Much like the Harry Potter movie sequels, our family has been counting down the days until “Toy Story 3” comes out!
For those not counting down, the movie opens tonight across the country and we are pumped to see it. We are planning to take all three kids when Michael gets home from work.
The big kids saw “Toy Story 1” and “Toy Story 2” on DVD because they weren’t alive when they came out in the theater. We borrowed both movies in May so our 3-year-old would know who the characters were before seeing the third one. She didn’t seem to like it as much as the older kids did when they were little and still do now.
I am wondering if the kids who saw it in 1995 and 1999 are more excited to see the new one than the little kids? I read one story online about college students tweeting about the movie and showing up for early screenings of it. (This link was a call out for college students to attend early screenings and start spreading the word.)
“The premise is compelling: Andy (voiced by John Morris) is no longer a kid playing all day in his room with Woody (Hanks), Buzz Lightyear (Allen), cowgirl Jessie (Cusack) and the rest. He’s heading off to college, and as he’s cleaning out his room, he must decide what to do with his old friends. Mom (Laurie Metcalf) gives him two options: stick them in a box for storage in the attic or throw them in a trash bag for the garbage men.”
“The toys, including the neurotic dinosaur Rex (Wallace Shawn), know-it-all piggy bank Hamm (John Ratzenberger) and wisecracking Mr. and Mrs. Potato Head (Don Rickles and Estelle Harris), are understandably freaked out by both prospects. Plus, they’re just sad to see their friend go and have all the good times end. It raises the kind of deep, existential question you don’t often see in a kids movie: If no one acknowledges you, do you still exist?”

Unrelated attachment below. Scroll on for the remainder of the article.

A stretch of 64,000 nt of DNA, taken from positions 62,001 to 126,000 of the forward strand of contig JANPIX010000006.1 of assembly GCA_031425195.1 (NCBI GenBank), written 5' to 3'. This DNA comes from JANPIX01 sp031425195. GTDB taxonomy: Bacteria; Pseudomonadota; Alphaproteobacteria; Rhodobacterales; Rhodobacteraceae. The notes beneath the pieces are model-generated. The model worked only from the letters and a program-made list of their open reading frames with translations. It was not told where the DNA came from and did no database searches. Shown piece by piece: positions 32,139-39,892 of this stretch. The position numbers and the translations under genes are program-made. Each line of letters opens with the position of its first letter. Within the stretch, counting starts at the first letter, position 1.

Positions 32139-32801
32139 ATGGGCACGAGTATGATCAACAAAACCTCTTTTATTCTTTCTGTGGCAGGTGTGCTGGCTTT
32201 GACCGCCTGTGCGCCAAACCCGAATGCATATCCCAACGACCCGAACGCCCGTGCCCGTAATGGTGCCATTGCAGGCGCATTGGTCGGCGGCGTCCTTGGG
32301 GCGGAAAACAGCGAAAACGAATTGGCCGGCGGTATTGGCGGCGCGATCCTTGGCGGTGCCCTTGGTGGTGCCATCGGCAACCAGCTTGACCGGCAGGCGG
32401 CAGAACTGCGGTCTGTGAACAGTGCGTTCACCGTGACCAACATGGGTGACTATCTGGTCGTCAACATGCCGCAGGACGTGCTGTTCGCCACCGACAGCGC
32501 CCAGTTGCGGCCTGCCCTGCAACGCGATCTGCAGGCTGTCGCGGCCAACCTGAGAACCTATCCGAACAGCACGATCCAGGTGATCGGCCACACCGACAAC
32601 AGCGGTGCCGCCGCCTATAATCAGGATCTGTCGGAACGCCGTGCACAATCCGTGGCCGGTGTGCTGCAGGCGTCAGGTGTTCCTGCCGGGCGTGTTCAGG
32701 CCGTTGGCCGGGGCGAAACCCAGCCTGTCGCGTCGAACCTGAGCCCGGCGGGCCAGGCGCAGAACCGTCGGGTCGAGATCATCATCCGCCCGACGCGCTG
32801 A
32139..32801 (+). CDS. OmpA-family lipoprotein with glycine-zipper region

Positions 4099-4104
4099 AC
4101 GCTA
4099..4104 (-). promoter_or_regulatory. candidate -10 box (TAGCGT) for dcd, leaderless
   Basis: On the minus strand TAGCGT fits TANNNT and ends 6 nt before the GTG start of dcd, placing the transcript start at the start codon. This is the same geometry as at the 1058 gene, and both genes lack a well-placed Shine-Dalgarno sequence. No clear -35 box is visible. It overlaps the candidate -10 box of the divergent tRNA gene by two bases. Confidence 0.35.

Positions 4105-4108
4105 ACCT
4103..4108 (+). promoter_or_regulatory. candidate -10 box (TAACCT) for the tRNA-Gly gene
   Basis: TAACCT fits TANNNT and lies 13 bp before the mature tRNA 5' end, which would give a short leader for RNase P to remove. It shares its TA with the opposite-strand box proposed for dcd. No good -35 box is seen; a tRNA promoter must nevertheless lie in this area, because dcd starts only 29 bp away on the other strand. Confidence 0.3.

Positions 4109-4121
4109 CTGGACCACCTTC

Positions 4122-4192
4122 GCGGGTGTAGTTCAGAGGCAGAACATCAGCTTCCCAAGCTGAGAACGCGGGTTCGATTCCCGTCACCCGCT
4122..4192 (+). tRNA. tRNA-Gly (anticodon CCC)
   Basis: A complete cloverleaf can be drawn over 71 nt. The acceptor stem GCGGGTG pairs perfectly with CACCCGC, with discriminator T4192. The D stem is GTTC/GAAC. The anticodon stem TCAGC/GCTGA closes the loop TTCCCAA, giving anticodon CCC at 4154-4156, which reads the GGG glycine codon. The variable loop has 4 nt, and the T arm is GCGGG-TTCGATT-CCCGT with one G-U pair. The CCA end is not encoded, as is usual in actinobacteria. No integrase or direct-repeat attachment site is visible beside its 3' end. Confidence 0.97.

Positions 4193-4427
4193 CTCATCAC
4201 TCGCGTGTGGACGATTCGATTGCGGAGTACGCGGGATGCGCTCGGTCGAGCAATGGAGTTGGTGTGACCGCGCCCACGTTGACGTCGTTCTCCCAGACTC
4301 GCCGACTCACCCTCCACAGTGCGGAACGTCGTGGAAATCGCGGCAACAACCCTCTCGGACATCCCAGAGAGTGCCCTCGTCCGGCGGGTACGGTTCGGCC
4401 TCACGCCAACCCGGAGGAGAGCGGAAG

“Through a couple of mix-ups (and some “Mission: Impossible”-style maneuvering), they wind up instead at a day care, which seems awesome: Kids play with you all day! And new kids are constantly coming through, so the toys will never be bored or lonely! It’s paradise — until they’re placed in the room with all the wildly grabby toddlers, rather than the older kids who play a little more gently. And the whole place is run with a firm, fuzzy paw by Lots-o’-Huggin’ Bear (the excellent Beatty), who’s all Southern charm at first but is actually a Machiavellian tyrant. He’s like a pink, strawberry-scented Tennessee Williams character.”
The AP reviewer gave the movie a B. She was a worthy addition but didn’t seem as fresh as the first two. (But doesn’t that make sense?)
I did find it interesting that the AP reviewer says the 3-D is unnecessary. You always wonder if you could save a few bucks on each ticket and forgo the 3-D or if you will be missing some element important to the story. The AP reporter feels the 3-D didn’t really add to the story.
Has your family been anxiously awaiting “Toy Story 3”? Will you see it right away? Is your college or high school student interested to see it as well? Who do you think the new movie will attract more: previous fans who have grown up or new kids?